* Check the runtime of your project and be sure your PC/laptop won't go to "power-save" or "sleep" within that runtime or you will lose your XYZ position.
* Like any piece of equipment, the more you use it, the more you think of other types of tasks you can use it for. It only took several months to go beyond my original "intended uses" that I used to justify this CNC purchase.
* I have upgraded the VCarve software to 5.0, then to 5.5 without issue.
* I'm glad I had enough sense to buy a CNC which a Warranty and Tech Support. About 2 months of using the Shark Pro it became erratic and started producing garbage. I sent photos and CRV files to Al Wolford (Rockler Tech Support Mgr) on a Sunday night. When I called Al the next morning he had already coordinated with Tim Owens at Next Wave Automation to troubleshoot possible solutions. They suggested using compressed air to blow any stray wood chips out of the controller and lightly applying WD40 to the leadscrews/guiderods. I was admittedly skeptical, but it worked perfectly on the first try. Kudos to Rockler & Next Wave Automation for fast customer support! This problem reoccures every several hours of running time and the solution above immediately fixes it each time; it's now part of my regular preventative maintenance. .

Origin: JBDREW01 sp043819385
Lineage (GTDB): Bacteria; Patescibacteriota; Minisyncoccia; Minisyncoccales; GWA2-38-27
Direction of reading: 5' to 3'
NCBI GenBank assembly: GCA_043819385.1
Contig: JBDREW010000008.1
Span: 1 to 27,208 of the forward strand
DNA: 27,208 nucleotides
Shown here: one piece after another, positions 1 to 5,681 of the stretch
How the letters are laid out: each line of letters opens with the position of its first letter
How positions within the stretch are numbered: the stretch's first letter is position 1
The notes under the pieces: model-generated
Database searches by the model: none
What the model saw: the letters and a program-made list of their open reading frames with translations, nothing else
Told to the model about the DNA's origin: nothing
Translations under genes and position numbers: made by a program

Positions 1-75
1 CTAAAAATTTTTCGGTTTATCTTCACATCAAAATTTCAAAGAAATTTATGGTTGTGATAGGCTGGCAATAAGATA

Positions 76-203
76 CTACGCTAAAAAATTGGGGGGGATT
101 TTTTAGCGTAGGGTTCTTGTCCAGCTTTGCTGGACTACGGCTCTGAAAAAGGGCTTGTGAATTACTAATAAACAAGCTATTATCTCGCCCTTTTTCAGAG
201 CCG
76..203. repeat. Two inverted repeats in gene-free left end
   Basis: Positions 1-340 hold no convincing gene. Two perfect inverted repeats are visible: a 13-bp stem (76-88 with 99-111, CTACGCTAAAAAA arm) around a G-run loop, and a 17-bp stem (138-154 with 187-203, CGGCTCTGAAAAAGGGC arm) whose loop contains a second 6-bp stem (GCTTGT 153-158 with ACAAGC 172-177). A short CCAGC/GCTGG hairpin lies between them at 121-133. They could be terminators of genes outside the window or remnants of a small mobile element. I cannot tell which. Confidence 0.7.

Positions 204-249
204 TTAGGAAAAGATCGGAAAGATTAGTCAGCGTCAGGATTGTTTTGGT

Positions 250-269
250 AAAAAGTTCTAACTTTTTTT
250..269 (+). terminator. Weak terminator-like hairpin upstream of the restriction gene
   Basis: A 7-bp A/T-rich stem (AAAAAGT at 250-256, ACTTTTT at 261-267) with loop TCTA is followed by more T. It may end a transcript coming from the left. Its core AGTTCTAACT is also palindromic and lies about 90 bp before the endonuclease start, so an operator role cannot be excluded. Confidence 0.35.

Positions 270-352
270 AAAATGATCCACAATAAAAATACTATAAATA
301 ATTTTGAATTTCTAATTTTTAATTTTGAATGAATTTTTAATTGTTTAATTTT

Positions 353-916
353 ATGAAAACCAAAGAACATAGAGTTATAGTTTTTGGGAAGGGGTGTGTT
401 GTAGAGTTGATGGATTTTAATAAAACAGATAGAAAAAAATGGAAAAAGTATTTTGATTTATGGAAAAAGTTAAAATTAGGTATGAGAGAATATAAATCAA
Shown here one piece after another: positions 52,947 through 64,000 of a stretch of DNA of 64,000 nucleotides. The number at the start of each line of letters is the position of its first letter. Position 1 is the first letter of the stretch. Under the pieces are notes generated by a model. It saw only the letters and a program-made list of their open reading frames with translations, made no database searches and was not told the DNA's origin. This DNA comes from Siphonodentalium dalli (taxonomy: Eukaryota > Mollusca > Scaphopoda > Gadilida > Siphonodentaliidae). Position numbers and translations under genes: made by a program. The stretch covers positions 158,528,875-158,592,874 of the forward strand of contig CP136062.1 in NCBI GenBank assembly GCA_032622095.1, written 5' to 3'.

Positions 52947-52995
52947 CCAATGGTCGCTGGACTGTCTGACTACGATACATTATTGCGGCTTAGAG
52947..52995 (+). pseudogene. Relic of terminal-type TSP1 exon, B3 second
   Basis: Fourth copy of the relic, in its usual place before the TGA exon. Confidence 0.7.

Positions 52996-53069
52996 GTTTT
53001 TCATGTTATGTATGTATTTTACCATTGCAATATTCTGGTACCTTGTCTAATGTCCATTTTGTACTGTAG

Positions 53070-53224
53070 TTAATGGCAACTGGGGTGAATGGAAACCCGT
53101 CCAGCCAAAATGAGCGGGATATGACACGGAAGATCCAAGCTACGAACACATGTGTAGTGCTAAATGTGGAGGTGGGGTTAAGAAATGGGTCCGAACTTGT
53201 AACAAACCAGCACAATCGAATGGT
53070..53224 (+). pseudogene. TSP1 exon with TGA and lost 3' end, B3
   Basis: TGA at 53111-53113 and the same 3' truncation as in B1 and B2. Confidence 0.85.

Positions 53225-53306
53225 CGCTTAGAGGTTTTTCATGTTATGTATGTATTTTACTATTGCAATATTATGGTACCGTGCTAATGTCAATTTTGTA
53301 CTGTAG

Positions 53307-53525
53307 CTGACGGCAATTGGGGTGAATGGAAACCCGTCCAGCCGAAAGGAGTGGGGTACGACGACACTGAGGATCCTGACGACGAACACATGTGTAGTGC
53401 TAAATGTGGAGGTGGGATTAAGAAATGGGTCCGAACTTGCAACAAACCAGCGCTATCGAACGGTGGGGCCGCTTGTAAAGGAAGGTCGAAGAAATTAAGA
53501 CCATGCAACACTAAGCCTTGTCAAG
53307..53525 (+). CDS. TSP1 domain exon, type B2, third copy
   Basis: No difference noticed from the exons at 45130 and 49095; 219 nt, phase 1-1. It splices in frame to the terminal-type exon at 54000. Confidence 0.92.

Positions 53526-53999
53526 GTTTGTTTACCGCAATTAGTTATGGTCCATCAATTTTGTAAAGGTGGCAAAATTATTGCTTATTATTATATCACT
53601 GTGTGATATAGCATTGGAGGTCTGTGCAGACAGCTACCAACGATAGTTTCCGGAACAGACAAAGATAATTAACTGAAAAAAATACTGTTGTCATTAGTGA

These are not show-stoppers, just items I'd personally like to see on the next generation as a standard feature or available as a kit:
* the X-axis leadscrew is 3/8" and wobbles slightly; the Y & Z-axis leadscrews are 1/2" and don't
* make the on-screen Emergency stop button much bigger
* ability to unplug the laptop once a job is running & have an E-stop button on the controller
* add dust-prevention filter/screen on the controller & power supply intakes
* add a dust collection hose mount to the Z-axis
* add a brush-type dust collection skirt around the router head
* use a metal router clamp, the router slips too easily in the plastic one
Mike Pientka, Principal Engineer
woodworking contact www.original-approach.com
engineering contact www.linkedin.com/pub/6/925/b15
my CNC examples www.original-approach.com/html/signs_-_plaques.html